Lastly, adapting techniques of other federations will strengthen USAT. New Zealand and Australia, for example, have less than one-tenth the population of the United States. Yet they are consistently producing Olympic medalists and world champions. Their federations are doing something right. Figuring out what that is will benefit USAT. It might be as simple as increasing the visibility of triathlon in the United States. Alternatively, it could be as complex as getting the federal government to subsidize training programs.


Athlete Director Position


Steve Sexton
Pilot Hill, CA –Athlete Director Position

For the past 18 months, it has been my honor to represent elite athletes on the USAT Board of Directors. A PROTA member, I am a PhD candidate in applied economics at UC Berkeley. I have raced triathlon professionally since 2006 and am a member of USAT's Project 2012 squad. I began triathlon at UC Berkeley, where I served two years as treasurer and one year as president of Cal Triathlon.

During my tenure on the USAT board, I have fought to improve opportunities for elite athletes by promoting fairness on the field of play and enhancing the financial viability of elite athlete careers. I was instrumental in stopping efforts to reduce elite athlete representation on the USAT board; in securing funding for a domestic elite draft-legal series and a domestic ITU World Championship Series event; in stopping a proposal for additional drug testing that would have been ineffective and cost $400,000 or more per year; and in reducing the elite license membership fee to $39 from $100. I have advocated judicious use of USAT funds based on results-oriented budgeting and careful cost-benefit analysis. I succeeded in reducing ancillary spending across several budget line items in 2010—a first according to long-time board members. The savings were used to bolster elite athlete support. I have also fought to have the user fee for ITU WCS events eliminated.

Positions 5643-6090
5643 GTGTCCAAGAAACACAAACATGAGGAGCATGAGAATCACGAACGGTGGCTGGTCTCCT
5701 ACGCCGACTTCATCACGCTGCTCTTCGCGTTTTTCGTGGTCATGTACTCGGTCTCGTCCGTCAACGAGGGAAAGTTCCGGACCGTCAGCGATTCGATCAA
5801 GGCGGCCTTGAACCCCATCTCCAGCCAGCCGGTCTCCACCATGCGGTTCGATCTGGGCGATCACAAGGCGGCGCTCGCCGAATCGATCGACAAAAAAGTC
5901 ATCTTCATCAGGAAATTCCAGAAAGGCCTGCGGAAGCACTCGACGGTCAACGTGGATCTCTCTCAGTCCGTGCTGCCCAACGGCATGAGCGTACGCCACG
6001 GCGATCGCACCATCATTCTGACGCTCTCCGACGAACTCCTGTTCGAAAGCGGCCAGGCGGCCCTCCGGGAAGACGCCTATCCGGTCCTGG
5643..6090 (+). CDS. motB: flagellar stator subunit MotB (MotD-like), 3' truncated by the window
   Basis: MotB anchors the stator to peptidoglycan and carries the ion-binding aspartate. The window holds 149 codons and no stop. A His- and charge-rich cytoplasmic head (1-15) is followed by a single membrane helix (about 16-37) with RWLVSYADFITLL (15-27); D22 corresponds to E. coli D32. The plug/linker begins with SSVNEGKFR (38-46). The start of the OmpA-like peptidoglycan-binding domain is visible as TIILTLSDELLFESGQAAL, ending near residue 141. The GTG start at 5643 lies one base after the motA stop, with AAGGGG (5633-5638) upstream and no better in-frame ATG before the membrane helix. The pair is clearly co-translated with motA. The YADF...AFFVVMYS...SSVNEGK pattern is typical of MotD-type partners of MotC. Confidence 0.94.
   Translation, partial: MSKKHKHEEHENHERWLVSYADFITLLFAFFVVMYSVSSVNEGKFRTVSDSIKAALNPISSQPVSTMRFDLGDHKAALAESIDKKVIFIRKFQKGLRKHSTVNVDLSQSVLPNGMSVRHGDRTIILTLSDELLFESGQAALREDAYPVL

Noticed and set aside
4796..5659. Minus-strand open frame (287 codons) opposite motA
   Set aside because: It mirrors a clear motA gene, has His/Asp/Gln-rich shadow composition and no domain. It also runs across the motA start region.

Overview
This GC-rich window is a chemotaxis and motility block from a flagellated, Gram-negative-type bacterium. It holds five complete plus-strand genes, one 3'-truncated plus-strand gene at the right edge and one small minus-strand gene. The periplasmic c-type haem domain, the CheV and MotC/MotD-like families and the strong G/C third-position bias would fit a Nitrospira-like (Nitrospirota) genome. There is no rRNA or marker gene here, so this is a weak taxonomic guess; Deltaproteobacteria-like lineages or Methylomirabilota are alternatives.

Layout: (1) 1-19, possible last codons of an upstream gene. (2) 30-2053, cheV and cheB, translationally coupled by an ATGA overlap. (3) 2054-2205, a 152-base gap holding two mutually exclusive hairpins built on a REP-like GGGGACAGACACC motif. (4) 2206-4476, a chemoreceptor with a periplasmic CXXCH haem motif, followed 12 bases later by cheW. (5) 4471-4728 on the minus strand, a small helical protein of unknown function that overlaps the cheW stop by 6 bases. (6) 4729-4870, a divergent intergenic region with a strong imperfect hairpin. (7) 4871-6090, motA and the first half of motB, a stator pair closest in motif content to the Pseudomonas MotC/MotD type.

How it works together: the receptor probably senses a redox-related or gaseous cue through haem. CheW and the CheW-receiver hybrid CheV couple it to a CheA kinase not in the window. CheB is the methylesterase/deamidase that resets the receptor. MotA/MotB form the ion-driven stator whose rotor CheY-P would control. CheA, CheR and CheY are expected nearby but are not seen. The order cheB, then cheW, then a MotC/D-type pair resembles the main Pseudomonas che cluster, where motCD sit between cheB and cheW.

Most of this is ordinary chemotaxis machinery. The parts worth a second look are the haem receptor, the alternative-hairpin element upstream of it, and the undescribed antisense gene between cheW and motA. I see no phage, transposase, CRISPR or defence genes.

With a unanimous vote of support from my fellow board members in January, I became the first athlete representative to serve as USAT Treasurer. Last year, I was also selected to participate on the search committee for the new CEO.

Triathlon continues to grow and the landscape for elite racing is changing quickly with new series, new formats, and new scoring and prize money breakdowns. It is therefore important that elite athletes have effective representation to the USAT board, which greatly shapes the way we experience our sport. My ability to analyze programs and effectively argue on behalf of elite athletes makes me a strong addition to the capable team of athlete representatives on the USAT Board. It has been very rewarding to work with fellow athlete representatives Dave Kuendig and Victor Plata in protecting the interests of elite athletes and in ensuring for all USAT members that their federation functions at the highest level to promote the multisport lifestyle. It would be an honor to continue to represent you for the next two years.